Inside Opinion

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Tag: Bryan Chushcoff


For state supreme court: Johnson, Sanders, Wiggins

This editorial will appear in tomorrow’s print edition.

Two Washington Supreme Court races offer the most important decisions on the August primary ballot.

Not only will those contests produce two of the nine leaders of the third branch of government, the final decisions could be made Aug. 17. Under the curious rules that govern judicial elections in this state, a supreme court candidate who wins an outright majority in the primary is effectively elected immediately.

Chief Justice Barbara Madsen, running for re-election in Position 5, drew no challenger this year and wins another term by default.

Because only two lawyers are running for Position 1, that race will be settled in August. The two are Stan Rumbaugh, a respected Tacoma attorney, and sitting Justice Jim Johnson.

Both candidates have the intellect and experience the job demands. Rumbaugh is not only a successful attorney, he has also contributed much to Pierce County in volunteer leadership roles – chairing, for example, the boards of Bates Technical College and the Tacoma Housing Authority.

If elected, Rumbaugh would likely lean more to the left than Johnson.
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The court needed counsel on its jury trial decision

This editorial will appear in tomorrow’s print edition.

As the Legislature demonstrates on a regular basis, you can’t make deep funding cuts in public services while holding everyone harmless. That goes for state government, and it goes for the Pierce County Superior Court.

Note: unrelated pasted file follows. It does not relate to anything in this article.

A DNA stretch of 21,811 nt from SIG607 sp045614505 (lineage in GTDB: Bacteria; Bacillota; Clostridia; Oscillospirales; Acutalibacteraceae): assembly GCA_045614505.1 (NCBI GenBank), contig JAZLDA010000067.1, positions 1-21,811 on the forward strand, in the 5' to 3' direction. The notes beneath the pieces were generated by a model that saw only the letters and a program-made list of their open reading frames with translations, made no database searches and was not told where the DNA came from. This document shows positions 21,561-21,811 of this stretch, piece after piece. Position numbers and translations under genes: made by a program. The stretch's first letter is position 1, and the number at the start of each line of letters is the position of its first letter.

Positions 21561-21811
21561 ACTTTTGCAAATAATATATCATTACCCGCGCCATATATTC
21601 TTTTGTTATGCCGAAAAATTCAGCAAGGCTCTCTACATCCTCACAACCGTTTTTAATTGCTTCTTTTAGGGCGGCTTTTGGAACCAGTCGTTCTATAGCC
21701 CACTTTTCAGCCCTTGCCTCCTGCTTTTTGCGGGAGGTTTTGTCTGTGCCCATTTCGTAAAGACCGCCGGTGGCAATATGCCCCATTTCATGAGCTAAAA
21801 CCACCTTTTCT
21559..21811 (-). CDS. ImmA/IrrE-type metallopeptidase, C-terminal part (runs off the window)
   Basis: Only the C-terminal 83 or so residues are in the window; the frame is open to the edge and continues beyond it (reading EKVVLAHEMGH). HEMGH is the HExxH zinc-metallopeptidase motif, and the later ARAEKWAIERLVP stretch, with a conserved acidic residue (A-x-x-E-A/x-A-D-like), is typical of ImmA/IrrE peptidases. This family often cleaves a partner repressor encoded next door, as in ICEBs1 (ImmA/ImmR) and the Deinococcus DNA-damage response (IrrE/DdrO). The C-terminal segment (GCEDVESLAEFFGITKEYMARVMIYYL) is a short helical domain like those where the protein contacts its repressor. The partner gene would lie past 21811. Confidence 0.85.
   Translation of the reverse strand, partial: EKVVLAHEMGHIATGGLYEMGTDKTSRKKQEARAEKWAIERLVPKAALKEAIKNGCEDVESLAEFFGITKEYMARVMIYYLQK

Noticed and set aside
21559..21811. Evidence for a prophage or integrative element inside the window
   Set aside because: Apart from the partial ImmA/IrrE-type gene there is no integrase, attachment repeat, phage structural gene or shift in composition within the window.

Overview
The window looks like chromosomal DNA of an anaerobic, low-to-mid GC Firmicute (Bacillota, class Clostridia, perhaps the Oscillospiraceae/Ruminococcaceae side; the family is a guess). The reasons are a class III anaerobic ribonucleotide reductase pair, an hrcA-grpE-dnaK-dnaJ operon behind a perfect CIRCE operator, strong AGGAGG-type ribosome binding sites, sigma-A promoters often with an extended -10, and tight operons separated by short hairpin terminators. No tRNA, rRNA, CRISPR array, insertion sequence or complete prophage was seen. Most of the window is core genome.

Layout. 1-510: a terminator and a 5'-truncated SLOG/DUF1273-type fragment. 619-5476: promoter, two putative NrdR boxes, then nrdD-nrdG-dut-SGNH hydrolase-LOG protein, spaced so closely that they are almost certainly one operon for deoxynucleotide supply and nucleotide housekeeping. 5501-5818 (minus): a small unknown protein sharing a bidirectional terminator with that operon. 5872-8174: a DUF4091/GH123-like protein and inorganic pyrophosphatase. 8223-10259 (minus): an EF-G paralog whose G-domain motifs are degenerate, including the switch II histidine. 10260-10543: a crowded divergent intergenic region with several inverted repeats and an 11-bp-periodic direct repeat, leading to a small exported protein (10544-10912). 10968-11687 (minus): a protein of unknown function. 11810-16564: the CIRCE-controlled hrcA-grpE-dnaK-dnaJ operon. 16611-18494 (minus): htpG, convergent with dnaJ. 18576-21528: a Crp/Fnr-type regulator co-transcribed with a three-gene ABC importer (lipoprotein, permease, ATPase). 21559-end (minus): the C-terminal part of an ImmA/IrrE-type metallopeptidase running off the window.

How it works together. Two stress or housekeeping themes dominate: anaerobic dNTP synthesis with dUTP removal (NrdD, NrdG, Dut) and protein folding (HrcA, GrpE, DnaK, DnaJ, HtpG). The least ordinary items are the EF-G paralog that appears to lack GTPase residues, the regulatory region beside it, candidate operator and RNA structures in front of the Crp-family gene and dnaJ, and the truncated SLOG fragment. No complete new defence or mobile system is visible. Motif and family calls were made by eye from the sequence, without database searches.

But there’s a difference: When state lawmakers write a budget, all citizens with a stake in the outcome can get a hearing in Olympia – if not personally, through lobbyists or advocacy groups. When the Pierce County court recently trimmed more than $400,000 out of its budget – in part by eliminating five weeks of jury trials – nobody got a hearing.

Let’s be clear: The superior court bench is under no obligation to bring any non-judges into its decision-making loop. It is an independent branch of government, and no outsiders – whether the county executive, the Pierce County Council or citizens at large – should be micromanaging its decisions on the administration of justice. The court’s policies certainly shouldn’t be distorted by pressure groups and lobbyists.

But the fact that the court can keep everyone else out of the process doesn’t mean it ought to. The Tacoma-Pierce County Bar Association and the Pierce County Prosecutor’s Office in particular have an enormous stake in how well the gears of justice mesh.

They complain that the bench sprang the week-long jury blackouts on them as a fait accompli, with no chance for input. That was a mistake: The bar and the prosecutor’s office are full of smart people who presumably might have offered some good ideas had they been quietly consulted.
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